Friday, May 23, 2008

NYT: As Oil Prices Rise, Nations Revive Coal Mining

Much like healthier eating will go out the door for many Americans (not by choice) as food prices increase and squeeze many middle and lower income people downstream towards cheaper fare, so will go out the door environmental concerns the higher (and higher) crude oil prices go. In the end, the harsh reality of economics trumps everything. (again, crude oil is due for a pullback, in fact a serious one, but my theme is much longer term in nature - years/decade) I can only wonder how "resistant" we will be to drilling offshore in America if/when crude crosses $200. Suddenly, the environmental concerns will be thrown to the side... at the right price (pain)....count on it.

The NYTimes has a story on this trend in respect to coal - we continue down our "World of Shortages" theme; too many humans on the planet; and too many humans wanting to live 1st world lives. Every once deserted ounce of "energy source" is going to be revisited if it's at all economical - and the higher oil goes, the more things that become economical. Especially as shipping said energy becomes even more expensive, sourcing close to home will be even more important. Supply/demand 101. But it will be a pebble in the ocean if 1 billion Asians continue their migration into cities from the farmlands over the coming decades. Solutions such as electric cars... well, they still need another form of energy to keep recharging....

Now in the bigger picture of it all, while positive to feeding the shortage of global energy, one must ask what the environmental impact (coal coal coal) is as economics trumps all. The locusts called humans continue to ravage this planet. Hurry up wind and solar... we need you. Now. And no I am not a Mr Greenie - I'm a startled economist at heart frightened about the outlook for the future, living in a country which consumes 25% of the globe's energy (with 5% of the people) yet oblivious to this paradigm, which brings oil executives to its Congress to grill, while trying to fight off solar subsidies.... nice. Oh well, let's just hope it has nothing to do with supply and demand and we can blame it all on the Strategic Petroleum Reserve and "speculators". The "crossing our fingers and hoping" solution has been one we've been relying on many things (see Medicare in about a decade).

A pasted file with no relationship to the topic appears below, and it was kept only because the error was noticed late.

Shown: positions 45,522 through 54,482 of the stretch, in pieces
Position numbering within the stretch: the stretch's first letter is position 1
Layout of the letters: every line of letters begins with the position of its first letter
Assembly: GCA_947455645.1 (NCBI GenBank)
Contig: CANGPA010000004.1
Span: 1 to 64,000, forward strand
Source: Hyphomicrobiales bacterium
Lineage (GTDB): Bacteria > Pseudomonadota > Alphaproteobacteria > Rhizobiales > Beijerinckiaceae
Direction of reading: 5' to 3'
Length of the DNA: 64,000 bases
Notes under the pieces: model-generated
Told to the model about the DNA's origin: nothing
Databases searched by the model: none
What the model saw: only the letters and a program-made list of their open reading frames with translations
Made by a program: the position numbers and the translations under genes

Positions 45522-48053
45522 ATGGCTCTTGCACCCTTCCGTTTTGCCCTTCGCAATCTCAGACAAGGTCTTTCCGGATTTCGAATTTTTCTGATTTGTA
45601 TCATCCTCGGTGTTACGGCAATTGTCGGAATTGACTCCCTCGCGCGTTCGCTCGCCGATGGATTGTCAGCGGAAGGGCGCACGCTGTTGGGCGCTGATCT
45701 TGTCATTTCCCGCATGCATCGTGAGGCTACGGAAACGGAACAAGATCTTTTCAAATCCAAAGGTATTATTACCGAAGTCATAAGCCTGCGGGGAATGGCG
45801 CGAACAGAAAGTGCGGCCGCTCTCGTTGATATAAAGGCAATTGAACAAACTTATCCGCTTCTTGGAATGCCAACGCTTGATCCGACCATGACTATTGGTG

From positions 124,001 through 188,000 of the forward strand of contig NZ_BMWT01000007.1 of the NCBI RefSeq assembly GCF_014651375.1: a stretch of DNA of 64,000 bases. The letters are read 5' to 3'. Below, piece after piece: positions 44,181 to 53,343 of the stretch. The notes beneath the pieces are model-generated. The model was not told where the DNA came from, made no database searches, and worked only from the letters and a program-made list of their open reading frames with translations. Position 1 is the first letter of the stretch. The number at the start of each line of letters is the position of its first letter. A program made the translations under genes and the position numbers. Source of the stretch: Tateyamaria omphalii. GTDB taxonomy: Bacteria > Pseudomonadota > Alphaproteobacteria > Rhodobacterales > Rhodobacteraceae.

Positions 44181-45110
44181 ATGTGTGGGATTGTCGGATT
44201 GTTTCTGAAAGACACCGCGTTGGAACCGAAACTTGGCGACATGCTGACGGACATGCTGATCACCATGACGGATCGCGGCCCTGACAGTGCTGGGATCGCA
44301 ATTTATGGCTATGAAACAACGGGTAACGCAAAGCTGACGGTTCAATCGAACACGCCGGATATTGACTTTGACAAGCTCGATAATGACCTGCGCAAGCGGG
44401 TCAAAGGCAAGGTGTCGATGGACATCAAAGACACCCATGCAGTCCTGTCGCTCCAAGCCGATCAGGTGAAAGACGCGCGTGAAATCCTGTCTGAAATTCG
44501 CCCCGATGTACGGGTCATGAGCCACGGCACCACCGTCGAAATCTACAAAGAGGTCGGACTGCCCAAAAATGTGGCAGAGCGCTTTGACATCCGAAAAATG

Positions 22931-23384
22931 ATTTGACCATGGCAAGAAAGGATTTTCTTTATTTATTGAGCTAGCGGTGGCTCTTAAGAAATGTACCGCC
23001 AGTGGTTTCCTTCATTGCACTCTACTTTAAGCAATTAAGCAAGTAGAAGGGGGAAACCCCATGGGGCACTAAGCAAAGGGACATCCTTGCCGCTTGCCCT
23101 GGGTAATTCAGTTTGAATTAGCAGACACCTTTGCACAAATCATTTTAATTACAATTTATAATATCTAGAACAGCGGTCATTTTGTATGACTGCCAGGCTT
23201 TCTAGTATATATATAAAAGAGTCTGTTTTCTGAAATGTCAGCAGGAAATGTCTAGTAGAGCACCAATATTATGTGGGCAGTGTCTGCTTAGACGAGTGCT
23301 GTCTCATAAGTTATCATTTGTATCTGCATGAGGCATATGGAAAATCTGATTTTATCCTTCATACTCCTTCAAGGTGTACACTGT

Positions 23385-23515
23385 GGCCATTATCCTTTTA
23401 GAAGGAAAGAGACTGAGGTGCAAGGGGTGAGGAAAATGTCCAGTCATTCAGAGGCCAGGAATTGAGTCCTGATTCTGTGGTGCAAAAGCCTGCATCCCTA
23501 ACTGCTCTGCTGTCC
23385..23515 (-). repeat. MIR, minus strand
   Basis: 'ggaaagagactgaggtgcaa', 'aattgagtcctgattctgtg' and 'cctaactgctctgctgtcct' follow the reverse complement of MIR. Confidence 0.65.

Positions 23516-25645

• These rugged green mountains, once home to one of Asia’s most productive coal regions, are littered with abandoned mines and decaying towns — backwaters of an economy of bullet trains and hybrid cars. But after decades of seemingly terminal decline, Japan’s coal country is stirring again. With energy prices reaching record highs — oil settled above $135 a barrel on Thursday — Japan’s high-cost mines are suddenly competitive again, and demand for their coal is booming. Production has jumped to its highest in nearly four decades, creating a sensation rarely felt in these mining communities: hope.
  • Soaring commodity prices have had distorting effects across the global economy, driving up food prices and prompting fears of future energy shortages. But they have been an unanticipated boon to the coal producing regions of countries like Japan that had written off coal mining as a relic of the Industrial Revolution.
  • While Japan’s coal industry remains tiny, its revival is an example of how higher commodity prices are driving a search for resources even in some of the world’s most urbanized and developed nations.
  • South Korea has experienced calls to create a domestic coal industry in order to reduce dependence on imports. In the United Kingdom, where coal’s decline became a symbol of withered industrial might, companies are increasing production and considering reopening at least one closed mine as demand for British coal rises.
  • For decades, Japanese coal, at $100 or more a ton, was simply too expensive because of high wages and extraction costs. But with global prices now reaching the same heights, Japanese coal is looking more attractive.
  • But the industry’s long decline has made it difficult to gear up. There are almost no geologists left in Japan specializing in coal, or recent surveys of coal deposits in the region. To conduct its search, Hokuryo is relying on a stack of torn, yellowed maps hand-drawn by company geologists more than 40 years ago.
  • Other changes in the last four decades could also hamper efforts to increase production. Hokuryo and other companies say they can no longer build large underground mines because no Japanese worker would want to work in such dark and dangerous conditions today. (well it's a flat world, you can always import workers from poorer countries - it works great for the Saudis - and Americans aka those Mexicans will do work that no American will do?)
  • At the same time, environmental regulations prevent most strip-mining, which creates huge open pits that can be eyesores. There have been proposals to raise production using new, untested technologies like pumping in water or heat to liquefy coal so it can be sucked it out of the ground like oil.
  • Even if such technologies worked, no one is expecting Japan to become self-sufficient in coal anytime soon. Domestic coal production contributes only 0.8 percent of the total coal consumed by Japan. Still, there is enormous potential: Sorachi, the region that includes Bibai, sits on an estimated six billion tons of coal, enough to supply Japan’s current level of use for 30 years.
Quite frankly it is amazing how everything is increasingly becoming reliant on the lynchpin that is Chindia growth. So many implications, both positive and negative, all from this 1 megatrend. Interesting times. Interesting times indeed.

Long a few coal stocks here or there... (or everywhere)

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